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Mountain Camp 2017

Yesterday afternoon a large group of skiers emerged out of vehicles in the Richmond park and ride, with a waterfall of rollerskis, poles, shoes, and backpacks cascading out of the car doors along with them. After four days of dodging thunderstorms, ticks, tornadoes (for real) and more, everyone emerged with some great training behind them.

We stayed in a large condo in North Conway, and had great access to all sorts of trails and roads nearby. Although it’s quite a tourist trap complete with tacky gift shops and a million different ways to make a dime off of the White Mountains, North Conway is a great place to have a training camp. Short drives to all sorts of adventures, ample options for large-group lodging, an alpine mountain for ski bounding just down the road, and a Hannaford a stoplight or two away.

After unpacking our gear and checking the radar, we headed out for the first workout of the trip: a low-key hike up Kearsarge North mountain. Though it wasn’t sunny, we did get in a view at the top and got to check out a sweet fire tower.

Atop Kearsarge North, before we met up with Charlie and Timmy

Once we returned to the condo we got started on dinner, welcomed Charlie and Timmy, and began looking at the radar for the next day.

Pugs making sure to refuel for the training ahead

Friday was our hardest training day, and a few sessions that everyone who attended the first Mountain Camp had been talking about for about 365 days: The Kanc Roll and the bounding intervals. In the morning, the group toured the scenic Kancamagus highway by double poling to the top of the pass over the course of about 2-2.5 hours. The road starts gradual and flat along the nearby river before really spiking up at the end for more good views and a rewarding accomplishment.

The older, pink-shirted men’s group which you may have heard referred to as “Men-N-C”

Magda, Ali, Sammie, and Henry near the summit. Not a bad road to ski!

Made it!

The thunderstorms held off in the afternoon, but the humidity did not as we headed back out the door for a now-legendary workout: the Mountain Camp Bounding Intervals. Last year’s edition was held at Attitash, and this year we went right own the street to Cranmore. After a warmup jog and mobility, we did 2×5 min L3 skiwalking to get our climbing legs moving. From there it was on to 10×2 minutes of all-out uphill power!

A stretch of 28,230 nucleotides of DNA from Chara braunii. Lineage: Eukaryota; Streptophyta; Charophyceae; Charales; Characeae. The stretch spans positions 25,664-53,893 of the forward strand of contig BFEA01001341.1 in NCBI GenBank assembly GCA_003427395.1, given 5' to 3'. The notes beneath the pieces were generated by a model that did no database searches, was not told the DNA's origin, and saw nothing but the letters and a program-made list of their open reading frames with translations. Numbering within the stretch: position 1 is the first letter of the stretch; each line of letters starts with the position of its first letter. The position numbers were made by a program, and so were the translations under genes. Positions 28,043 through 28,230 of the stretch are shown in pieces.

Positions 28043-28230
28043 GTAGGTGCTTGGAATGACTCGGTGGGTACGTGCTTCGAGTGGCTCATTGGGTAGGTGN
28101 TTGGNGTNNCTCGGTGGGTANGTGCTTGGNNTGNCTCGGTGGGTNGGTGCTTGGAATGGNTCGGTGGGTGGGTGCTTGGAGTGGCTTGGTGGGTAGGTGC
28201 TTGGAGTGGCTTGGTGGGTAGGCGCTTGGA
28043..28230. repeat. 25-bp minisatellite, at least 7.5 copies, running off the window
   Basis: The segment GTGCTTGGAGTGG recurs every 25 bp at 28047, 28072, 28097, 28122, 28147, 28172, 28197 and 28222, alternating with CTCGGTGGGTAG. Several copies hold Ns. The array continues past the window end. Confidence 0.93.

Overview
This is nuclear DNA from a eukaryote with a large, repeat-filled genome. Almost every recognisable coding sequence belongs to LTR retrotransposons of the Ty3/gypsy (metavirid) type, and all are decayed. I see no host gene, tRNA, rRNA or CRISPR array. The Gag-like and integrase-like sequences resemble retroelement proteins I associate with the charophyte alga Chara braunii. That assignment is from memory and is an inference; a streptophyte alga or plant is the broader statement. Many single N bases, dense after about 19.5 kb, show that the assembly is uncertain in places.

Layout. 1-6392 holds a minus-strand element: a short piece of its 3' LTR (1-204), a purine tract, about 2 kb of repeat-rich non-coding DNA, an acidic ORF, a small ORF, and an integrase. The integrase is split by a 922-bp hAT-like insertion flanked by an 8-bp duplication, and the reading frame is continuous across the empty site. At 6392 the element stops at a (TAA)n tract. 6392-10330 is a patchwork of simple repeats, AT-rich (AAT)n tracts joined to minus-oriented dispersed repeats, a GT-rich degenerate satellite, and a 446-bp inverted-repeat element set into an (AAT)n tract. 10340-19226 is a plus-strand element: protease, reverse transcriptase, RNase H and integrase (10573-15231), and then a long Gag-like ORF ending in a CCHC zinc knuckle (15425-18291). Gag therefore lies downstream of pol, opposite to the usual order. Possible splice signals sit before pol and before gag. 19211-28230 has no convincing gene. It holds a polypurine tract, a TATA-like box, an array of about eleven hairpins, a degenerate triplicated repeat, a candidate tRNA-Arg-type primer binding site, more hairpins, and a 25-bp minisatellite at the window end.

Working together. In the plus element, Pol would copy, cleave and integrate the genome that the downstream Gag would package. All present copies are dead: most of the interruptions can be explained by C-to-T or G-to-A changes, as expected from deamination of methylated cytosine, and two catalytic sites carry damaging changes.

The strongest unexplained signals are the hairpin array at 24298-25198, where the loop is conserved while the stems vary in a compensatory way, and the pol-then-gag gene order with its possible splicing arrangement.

Last year I inadvertently started the tradition of making a speech before the harder section so I once again tried to motivate the crew to dig deeper than ever. What was really interesting this year was that I felt like less of a loud, aggressive speech was needed. In fact, that was the theme of my speech: everyone in this club has done such a good job of supporting each other, and even moreso over this very week of Mountain Camp, that I only need to encourage and facilitate that support rather than force it or demand it.

Each night, Ben L had us go around the table and share a “high point” of the day and give a “kudos” to someone else, after which everyone would give a round of applause. That’s the sort of thing Sara or I could have sat everyone down and instigated, but it happened organically from the group and it happened every night, and even as everyone got out into the parking lot on the last day.

That’s not to say my talking points didn’t get heated at times…and I’ll leave it at this: we’ve been getting buzz as “up-and-comers” in the ski world, and this year we’re poised to show everyone that we’re done with the “coming-up” part. As I phrased it, “it’s time to be the club other people try to come up TO!”

And with that we were off up the mountain. Sweaty and gross, we only got one photo thanks to the kindness of the summit lift attendant. I think the fatigue is plenty evident:

Not only can you see the fatigue, you can almost see the humidity hanging thick in the air

On Saturday it may have seemed like a reprieve to have only one session, but when it’s a 5-hour loop that leads to the top of Mt Washington and back, it carries the weight of a few training days. On the way up we found SNOW in Tuckerman Ravine, and even passed two guys hiking in with skis to get their monthly turns in since it was July 1.

Snow in July!

Top of the cog railway above the clouds at the summit

We once again managed to hit the weather perfectly, getting a view at the top before only getting engulfed in rain during the last hour of the hike down. After we got back it was time for some much-needed rest. With tornado warnings on the radio and buzzing on all of our phones, we figured it would be a fine afternoon for some ice cream. We put on our rain gear and headed across the street to Lickety Spliz ice cream shop and had the place to ourselves given the forecast.

On our final day, we woke up and did an immaculate cleaning job to get the condo in better shape than we found it. But we weren’t done training! Like last year, we made a trip up to Santa’s Village for an out-and-back rollerski on a nearby country road the wound its way toward Lancaster. Different groups skied for varying amounts depending on how they were feeling, from 1:15 all the way up to about 2 hours. It was a nice sunny day and everyone put in a great final workout. After the camp, as Ben’s watch showed, it’s time for a lighter week!

Time for some recovery

It’s worth noting that a few of these workouts were the same ones as last year. Everyone crushed these particular workouts faster and with better technique than last year. We’ve got veteran skiers taking new strides, younger skiers embracing the sport and training lifestyle like never before, and even new friends from Brattleboro who we were psyched to have along (thanks Sam and Henry!). Already looking forward to Mountain Camp 2018!

More photos (Flickr album)

DP video edit:

 

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